What are biobetters? You might ask. Let us recall what other new coined terms we have and then explain what they are.
Biologics are biopharmaceutical products, which we have been using for in rheumatology about two decades now. Biosimilars are somehow generic biologics that may be approved after patent expiry of the original drug. Biosimilars are not completely identical to the original products.
Biobetters are also biosimilars, but they are improved compared to the originator drug. The active part the biobetter may use another protein than the originator drug or use glyco-engineering like pegylation to create a drug that addresses the same target as the originator drug, but its effect on the target may last longer and the risk of immunogenicity may be reduced. A biobetter will be considered a new drug and therefore enjoy market protection. But the biobetter will have to show new efficacy and safety data, which means the companies will have to invest in lengthy phase 3 studies, which the biosimilars don’t have to do.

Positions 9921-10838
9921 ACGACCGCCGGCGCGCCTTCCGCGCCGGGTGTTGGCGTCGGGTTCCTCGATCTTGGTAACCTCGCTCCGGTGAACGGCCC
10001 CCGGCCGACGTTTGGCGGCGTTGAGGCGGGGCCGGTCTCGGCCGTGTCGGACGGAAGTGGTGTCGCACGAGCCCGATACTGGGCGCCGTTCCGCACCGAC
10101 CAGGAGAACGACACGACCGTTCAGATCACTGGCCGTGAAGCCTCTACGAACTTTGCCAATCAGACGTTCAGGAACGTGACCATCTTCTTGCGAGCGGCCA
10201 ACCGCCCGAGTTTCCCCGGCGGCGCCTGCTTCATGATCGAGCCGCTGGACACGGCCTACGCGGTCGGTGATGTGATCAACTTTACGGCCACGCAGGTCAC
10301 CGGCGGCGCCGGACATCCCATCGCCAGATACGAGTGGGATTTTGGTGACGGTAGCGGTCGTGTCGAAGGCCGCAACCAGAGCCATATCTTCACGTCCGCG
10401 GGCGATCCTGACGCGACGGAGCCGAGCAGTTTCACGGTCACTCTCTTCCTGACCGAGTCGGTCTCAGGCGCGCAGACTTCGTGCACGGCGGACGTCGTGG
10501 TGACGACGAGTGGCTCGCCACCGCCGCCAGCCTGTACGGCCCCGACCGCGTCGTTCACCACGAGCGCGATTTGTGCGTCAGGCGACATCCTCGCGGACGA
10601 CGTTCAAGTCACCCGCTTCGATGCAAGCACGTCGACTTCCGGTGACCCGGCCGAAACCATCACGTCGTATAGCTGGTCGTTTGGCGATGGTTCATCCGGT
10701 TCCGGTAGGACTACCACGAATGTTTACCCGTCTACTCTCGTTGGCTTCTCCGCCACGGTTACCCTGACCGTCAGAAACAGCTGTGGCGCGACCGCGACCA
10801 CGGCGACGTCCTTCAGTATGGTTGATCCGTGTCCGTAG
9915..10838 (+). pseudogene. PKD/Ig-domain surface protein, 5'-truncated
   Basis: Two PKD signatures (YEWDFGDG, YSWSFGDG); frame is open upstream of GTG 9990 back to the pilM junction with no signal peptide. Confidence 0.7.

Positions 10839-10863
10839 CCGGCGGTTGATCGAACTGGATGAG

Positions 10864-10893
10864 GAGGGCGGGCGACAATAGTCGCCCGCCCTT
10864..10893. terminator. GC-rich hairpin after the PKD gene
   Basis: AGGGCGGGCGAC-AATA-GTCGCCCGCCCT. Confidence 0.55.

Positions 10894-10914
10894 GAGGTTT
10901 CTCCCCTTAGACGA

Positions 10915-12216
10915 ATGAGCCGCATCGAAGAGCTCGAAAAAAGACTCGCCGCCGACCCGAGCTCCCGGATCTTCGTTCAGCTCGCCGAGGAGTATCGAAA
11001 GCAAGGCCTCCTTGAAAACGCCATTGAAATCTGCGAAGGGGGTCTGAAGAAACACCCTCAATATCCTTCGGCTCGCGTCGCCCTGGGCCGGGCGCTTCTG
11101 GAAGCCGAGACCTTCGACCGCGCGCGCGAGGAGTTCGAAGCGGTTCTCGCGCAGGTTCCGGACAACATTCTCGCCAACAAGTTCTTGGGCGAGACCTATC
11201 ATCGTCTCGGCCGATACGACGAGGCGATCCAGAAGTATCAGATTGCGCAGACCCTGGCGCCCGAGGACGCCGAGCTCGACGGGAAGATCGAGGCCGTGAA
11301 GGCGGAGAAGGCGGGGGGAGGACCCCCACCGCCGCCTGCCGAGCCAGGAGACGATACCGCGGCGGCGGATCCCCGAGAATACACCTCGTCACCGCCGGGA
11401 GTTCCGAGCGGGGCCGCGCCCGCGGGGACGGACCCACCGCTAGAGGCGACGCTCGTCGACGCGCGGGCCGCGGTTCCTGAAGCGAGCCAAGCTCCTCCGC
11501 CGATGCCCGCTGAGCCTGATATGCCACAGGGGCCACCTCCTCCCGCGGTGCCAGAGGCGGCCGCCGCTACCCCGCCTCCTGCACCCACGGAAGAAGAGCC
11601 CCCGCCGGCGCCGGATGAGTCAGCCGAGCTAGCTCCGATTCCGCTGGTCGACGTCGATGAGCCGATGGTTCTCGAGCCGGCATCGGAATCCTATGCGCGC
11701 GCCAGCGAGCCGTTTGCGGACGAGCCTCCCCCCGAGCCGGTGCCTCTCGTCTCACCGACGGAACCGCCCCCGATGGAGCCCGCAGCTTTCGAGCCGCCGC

Will we hear more about biobetters? I bet yes. Why haven’t we heard about an adalimumab biobetter as Humira’s patent expires? The biobetter would have to compete with four or five biosimilars, which require fewer costs to develop. The real advantage of a biobetter lies in the fact, that it could be launched in the market before the patent on the originator drug expires. If this new concept will have an impact in rheumatology will yet have to be shown.
What are biobetters? Biosimilars, which improve on the originator drugs.